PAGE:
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Clippers Stock Watch: Garrett Temple is a calm in the recent storm

Not a great week for the Clippers, but there have been some bright spots in the perimeter rotation.

Houston Rockets v Los Angeles Clippers Photo by Yong Teck Lim/Getty Images

Welcome back to Stock Watch, a regular feature where we’ll check in on which Clippers are playing well, not so hot, or just can’t crack the rotation.

Trending up:

Garrett Temple

There’s no sugarcoating that it has been a rough week for the Clippers. The team lost three games in a row and lost control of their playoff seeding in the process. On top of that, injuries to Patrick Beverley and Danilo Gallinari cast a cloud over the upcoming postseason.

Luckily for LA, the team still has some veteran leadership, and the steady hand recently has been Garrett Temple. Despite being moved in and out of the starting lineup over the past week due to Beverley’s injury. Temple was the only Clipper to play in all three games and post a positive net rating (plus-2.1). He had a sky-high true shooting percentage of 71.3 even though he had a microscopic usage rate of 12.3 percent, the gold standard of a role player. As the oldest player in the LA locker room, Temple also has entered a leadership role within the team despite having only arrived in February.

“I just like him,” Doc Rivers said after the loss to the Lakers Friday. “He’s a vet, knows how to play, so you just like him. You like him on your team. He’s one of the good guys in the league. I’m glad we have him.”

Trending down:

Lou Williams

Lou Williams is a lock to win Sixth Man of the Year. He is the Clippers’ greatest individual offensive engine despite coming off the bench. He inspires fear in opponents because of his clutch-time prowess, it is widely regarded that he is unstoppable going to his left, and he had his best season yet at age 32 largely because of his improved playmaking.

Nevertheless, it hasn’t been smooth sailing for Williams in recent games. Opponents have attacked him mercilessly on the defensive end, where he had a hellacious defensive rating of 132.3. That is second-worst on the team, ahead of only his pick-and-roll partner Montrezl Harrell. Williams also had the worst net rating on the team this past week (minus-34.4 per 100 possessions). There was a theory that Williams and Harrell could succeed on offense no matter who was surrounding them, but the absences from the Clipper lineup — especially because Beverley, Gallinari, and JaMychal Green are all shooters — have revealed some limitations. The Clippers also played two of best teams in the league this week (Houston and Golden State), so regression was understandable, but Williams expressed another theory about why the team, and the bench in particularly, have struggled.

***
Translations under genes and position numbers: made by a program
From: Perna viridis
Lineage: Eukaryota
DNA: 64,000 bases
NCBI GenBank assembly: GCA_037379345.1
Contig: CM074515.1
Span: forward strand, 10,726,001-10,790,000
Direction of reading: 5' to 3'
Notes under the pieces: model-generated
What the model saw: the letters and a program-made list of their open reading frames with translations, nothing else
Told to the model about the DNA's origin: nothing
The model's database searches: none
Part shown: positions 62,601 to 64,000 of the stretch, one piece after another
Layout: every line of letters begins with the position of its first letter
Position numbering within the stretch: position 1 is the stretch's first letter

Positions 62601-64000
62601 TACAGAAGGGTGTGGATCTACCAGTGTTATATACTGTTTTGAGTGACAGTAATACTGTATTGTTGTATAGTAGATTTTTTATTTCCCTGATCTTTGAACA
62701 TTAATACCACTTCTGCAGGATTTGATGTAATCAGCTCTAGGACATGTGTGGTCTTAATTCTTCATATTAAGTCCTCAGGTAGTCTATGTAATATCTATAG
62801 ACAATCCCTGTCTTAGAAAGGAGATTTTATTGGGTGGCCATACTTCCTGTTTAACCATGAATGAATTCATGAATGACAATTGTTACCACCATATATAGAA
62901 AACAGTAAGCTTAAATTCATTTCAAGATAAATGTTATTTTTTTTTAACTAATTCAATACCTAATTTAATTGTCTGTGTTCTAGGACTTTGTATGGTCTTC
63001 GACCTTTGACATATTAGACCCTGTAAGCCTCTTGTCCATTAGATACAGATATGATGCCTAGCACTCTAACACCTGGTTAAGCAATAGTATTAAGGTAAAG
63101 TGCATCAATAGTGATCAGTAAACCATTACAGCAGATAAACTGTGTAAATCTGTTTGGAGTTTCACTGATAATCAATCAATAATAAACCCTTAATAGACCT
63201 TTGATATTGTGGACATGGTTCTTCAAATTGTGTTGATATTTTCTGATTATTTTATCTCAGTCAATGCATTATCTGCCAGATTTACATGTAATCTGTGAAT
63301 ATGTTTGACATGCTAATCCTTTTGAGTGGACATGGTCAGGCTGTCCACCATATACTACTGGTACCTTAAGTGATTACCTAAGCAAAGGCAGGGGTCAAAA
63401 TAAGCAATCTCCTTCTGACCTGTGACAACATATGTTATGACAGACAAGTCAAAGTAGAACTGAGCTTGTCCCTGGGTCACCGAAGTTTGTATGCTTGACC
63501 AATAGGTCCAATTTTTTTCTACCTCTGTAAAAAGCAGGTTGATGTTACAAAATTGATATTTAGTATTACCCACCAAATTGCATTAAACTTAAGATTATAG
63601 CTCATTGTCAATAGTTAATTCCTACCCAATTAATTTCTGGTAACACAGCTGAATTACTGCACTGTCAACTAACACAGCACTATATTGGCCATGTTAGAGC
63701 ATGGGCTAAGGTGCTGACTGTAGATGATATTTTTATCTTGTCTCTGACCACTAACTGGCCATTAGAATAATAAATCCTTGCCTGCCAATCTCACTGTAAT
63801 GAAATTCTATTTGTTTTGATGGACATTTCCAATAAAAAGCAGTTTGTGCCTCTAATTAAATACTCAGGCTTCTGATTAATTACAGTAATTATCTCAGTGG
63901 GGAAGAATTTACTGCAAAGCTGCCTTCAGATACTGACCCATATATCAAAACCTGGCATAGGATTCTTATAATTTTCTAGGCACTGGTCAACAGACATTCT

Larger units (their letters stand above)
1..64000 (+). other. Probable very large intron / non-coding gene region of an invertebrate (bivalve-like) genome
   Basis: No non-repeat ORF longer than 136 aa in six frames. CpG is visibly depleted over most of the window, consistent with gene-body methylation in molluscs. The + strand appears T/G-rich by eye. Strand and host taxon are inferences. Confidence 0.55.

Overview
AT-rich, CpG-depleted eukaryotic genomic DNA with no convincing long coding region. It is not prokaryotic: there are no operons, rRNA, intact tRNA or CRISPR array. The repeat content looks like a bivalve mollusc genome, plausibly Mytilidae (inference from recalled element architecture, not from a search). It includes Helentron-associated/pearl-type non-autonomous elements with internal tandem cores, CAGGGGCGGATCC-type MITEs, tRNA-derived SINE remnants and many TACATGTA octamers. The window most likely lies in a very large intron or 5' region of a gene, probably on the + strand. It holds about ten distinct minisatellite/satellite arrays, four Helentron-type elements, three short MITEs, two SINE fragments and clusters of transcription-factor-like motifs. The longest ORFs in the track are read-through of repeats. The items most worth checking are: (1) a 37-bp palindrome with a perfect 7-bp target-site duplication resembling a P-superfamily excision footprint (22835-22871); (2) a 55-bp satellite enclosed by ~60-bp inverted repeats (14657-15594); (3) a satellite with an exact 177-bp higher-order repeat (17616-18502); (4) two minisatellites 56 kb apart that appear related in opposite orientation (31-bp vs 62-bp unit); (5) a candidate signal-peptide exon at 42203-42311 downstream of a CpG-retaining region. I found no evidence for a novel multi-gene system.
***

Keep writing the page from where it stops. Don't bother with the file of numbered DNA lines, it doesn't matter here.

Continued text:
Keep an eye on:

Shai Gilgeous-Alexander

As the Clippers have struggled, Gilgeous-Alexander has put up some of his best numbers of the season. Over the last 10 games, SGA has averaged 15.4 points, 4.6 assists, and 3.6 rebounds, all while leading the team in minutes (31.9 per game). That’s a remarkable burden for a rookie to bear, especially considering that no other playoff team is starting a first-year point guard. (Detroit and Brooklyn both start rookies as well, but Bruce Brown and Rodions Kurucs don’t have the same level of responsibility as Shai.)

Gilgeous-Alexander’s efficiency has also been improved over this recent stretch. He is shooting 51.7 percent from the field, 33.3 percent on threes, and 79.4 percent from the foul line. However, Rivers pointed out that SGA’s scoring hasn’t helped the team excel on the offensive end. “He’s played great, but he also is the point guard too. So as well as he’s scoring, that’s great, we need him to continue to do that,” Rivers said. “He also has gotta make sure that guys are involved. It’s a lot for a point guard, but he has to feel that.”

On the defensive end, SGA has been more of a force than during his midseason swoon. He’s back to using his length to contest shots, even recovering to get blocks from behind after getting beat. It will be interesting to see how that translates to the playoffs, when he likely will be tasked with defending Steph Curry or Chris Paul.